Twenty years ago, after the twin towers were hit, the local Lutheran Campus Minister here in Winona held a candlelight vigil. People came up to the microphone and shared how they felt. I read an early version of this poem–I can still see the crowd of stunned, sad faces flickering in the light of little candles. The poem kept growing as the tragedy kept unfolding. The completed poem was published in Poetry East.
THE TOWER VARIATIONS
In the most photographed and videotaped day in the history of the world, the images of people jumping were the only images that became, by consensus, taboo — the only images from which Americans were proud to avert their eyes.
When tomorrow arrives we will love life
as it is, ordinarily shrewd
gray or colored,
no resurrection in it or end.
In the photograph you tumble through empty space
against the backdrop of a building which is falling
more slowly and will be your sarcophagus–
now you turn in the sun like any object,
the wind of your descent rattles your shirt,
and tears at your pant cuffs–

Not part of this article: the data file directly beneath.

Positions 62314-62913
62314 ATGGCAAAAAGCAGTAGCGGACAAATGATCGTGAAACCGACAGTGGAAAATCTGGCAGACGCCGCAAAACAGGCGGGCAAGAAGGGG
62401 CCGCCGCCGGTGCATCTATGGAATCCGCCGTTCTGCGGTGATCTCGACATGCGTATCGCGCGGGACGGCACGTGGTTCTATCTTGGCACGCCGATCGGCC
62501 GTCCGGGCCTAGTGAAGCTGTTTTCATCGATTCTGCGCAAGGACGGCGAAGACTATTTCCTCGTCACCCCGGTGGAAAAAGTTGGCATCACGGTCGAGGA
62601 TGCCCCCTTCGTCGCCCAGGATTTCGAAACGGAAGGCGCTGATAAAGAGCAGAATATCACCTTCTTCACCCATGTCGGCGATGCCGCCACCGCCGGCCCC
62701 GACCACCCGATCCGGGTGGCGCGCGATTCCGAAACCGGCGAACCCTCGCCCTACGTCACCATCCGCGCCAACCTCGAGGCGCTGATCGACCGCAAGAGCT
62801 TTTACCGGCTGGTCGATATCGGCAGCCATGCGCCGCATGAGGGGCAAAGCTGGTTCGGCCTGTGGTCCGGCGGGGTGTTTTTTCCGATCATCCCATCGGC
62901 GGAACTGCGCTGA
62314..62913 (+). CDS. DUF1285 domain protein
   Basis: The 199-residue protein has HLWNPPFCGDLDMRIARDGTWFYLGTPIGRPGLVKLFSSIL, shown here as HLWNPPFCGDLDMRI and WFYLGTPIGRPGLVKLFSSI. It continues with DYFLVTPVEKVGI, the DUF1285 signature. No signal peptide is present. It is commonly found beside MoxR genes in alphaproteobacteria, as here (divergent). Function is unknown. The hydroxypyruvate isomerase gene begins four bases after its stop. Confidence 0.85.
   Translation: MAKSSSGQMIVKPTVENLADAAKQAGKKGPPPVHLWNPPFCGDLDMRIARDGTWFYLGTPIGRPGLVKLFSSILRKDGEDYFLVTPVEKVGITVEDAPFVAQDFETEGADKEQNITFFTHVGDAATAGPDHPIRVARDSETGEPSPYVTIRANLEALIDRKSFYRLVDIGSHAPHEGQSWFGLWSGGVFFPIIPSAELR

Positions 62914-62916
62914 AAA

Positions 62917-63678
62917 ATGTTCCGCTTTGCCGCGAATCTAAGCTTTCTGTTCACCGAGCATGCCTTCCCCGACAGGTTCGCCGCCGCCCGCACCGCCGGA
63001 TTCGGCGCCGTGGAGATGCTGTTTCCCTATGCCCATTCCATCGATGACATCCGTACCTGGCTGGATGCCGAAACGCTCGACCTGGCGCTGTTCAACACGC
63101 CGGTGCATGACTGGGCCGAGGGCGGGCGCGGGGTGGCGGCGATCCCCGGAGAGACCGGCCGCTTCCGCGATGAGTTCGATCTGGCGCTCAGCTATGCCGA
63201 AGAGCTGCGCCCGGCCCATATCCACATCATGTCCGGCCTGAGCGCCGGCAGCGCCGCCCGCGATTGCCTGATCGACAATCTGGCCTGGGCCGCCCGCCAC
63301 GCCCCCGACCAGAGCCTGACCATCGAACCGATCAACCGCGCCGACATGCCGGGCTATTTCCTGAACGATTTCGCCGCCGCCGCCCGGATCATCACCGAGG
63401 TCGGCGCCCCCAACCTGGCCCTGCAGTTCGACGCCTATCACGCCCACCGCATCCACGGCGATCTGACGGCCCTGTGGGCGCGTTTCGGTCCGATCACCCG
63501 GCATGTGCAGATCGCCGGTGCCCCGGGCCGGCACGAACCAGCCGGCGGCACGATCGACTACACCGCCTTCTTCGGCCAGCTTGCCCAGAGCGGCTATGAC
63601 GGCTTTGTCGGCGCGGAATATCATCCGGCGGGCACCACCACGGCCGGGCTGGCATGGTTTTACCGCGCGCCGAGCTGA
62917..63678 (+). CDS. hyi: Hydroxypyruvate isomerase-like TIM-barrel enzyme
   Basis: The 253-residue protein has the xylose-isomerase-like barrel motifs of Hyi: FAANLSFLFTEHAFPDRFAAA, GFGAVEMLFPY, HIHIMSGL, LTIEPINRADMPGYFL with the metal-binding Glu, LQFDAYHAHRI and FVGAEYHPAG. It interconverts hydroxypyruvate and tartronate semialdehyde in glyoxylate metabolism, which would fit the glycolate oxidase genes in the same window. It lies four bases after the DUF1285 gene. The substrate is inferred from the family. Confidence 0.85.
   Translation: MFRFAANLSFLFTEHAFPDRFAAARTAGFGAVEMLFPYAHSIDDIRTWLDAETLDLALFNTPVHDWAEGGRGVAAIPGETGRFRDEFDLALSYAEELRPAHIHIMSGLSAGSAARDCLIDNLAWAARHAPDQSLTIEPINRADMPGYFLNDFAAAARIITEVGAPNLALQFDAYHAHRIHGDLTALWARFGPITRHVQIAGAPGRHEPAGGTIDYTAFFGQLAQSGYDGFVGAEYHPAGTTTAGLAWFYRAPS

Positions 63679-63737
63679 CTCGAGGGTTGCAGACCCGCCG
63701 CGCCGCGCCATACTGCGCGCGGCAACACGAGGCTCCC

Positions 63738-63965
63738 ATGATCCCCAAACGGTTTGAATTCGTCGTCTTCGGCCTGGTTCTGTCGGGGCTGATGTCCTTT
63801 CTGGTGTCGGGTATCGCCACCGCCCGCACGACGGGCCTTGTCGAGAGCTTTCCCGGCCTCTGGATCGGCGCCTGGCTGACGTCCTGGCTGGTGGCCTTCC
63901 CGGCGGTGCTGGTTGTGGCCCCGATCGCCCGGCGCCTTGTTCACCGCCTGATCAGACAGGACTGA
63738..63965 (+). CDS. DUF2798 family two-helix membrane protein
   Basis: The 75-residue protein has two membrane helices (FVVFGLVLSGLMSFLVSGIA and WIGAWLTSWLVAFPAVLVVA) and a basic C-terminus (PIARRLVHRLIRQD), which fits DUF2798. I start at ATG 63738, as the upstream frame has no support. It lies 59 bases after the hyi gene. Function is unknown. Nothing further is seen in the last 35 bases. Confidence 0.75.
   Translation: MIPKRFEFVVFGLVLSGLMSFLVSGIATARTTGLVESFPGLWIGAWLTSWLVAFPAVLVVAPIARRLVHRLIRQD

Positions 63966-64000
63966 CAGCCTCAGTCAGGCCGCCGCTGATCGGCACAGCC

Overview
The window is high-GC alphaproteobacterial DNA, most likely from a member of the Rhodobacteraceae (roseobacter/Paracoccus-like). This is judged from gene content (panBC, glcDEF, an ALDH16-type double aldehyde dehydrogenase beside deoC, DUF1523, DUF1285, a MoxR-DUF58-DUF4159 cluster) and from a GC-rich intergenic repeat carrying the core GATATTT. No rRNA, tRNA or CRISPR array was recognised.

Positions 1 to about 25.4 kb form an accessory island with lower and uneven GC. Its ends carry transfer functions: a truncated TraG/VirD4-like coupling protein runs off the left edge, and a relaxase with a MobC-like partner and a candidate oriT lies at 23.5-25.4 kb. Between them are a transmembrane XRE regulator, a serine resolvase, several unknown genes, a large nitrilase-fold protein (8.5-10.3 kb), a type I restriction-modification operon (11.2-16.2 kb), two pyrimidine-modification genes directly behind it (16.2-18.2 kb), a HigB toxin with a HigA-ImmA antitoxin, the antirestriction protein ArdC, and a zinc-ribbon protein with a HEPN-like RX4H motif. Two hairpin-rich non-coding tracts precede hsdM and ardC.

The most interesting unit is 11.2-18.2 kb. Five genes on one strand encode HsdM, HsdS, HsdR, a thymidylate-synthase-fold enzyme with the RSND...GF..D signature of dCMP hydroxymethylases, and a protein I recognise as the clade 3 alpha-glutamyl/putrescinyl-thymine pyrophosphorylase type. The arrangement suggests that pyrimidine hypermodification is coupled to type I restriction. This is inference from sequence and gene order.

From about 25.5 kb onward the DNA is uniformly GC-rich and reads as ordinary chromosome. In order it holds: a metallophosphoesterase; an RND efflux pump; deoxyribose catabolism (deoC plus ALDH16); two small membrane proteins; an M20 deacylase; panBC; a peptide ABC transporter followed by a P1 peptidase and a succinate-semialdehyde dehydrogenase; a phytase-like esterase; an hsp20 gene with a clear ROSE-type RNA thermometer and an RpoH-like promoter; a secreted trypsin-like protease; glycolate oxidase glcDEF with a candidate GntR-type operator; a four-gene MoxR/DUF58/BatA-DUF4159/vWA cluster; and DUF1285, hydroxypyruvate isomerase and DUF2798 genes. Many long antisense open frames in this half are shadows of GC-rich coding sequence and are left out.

your tie snaps like a failing chute.
I have dreamed it before–you must have dreamed it —
the stayless plummet–the wind in your throat–
only to wake in the darkness clutching your sheet–
now there is no darkness, only the light
of a September morning, clear and pitiless,
and no-one to wake you from your terrified shriek.
Think of the morning before the day it became:
your cup of coffee, a shy animal, trembled
as the subway passed underneath: the usual thunder,
friendly, efficient. Your split bagel seemed
a fragrant allegory of happiness,
the second hand walked round its post
on the wall clock, and the cream cheese slept
in its small museum
and the Times offered its smudged headlines
and opinions, and you shook your head,
at the day’s tragedies, skipping the obits—
let’s be clear about this:
had your name appeared among the missing,
you would have called in, to demand a retraction.
We didn’t see you hit,
the cameras turned shyly away;
which means you’re still falling
whenever we close our eyes: falling still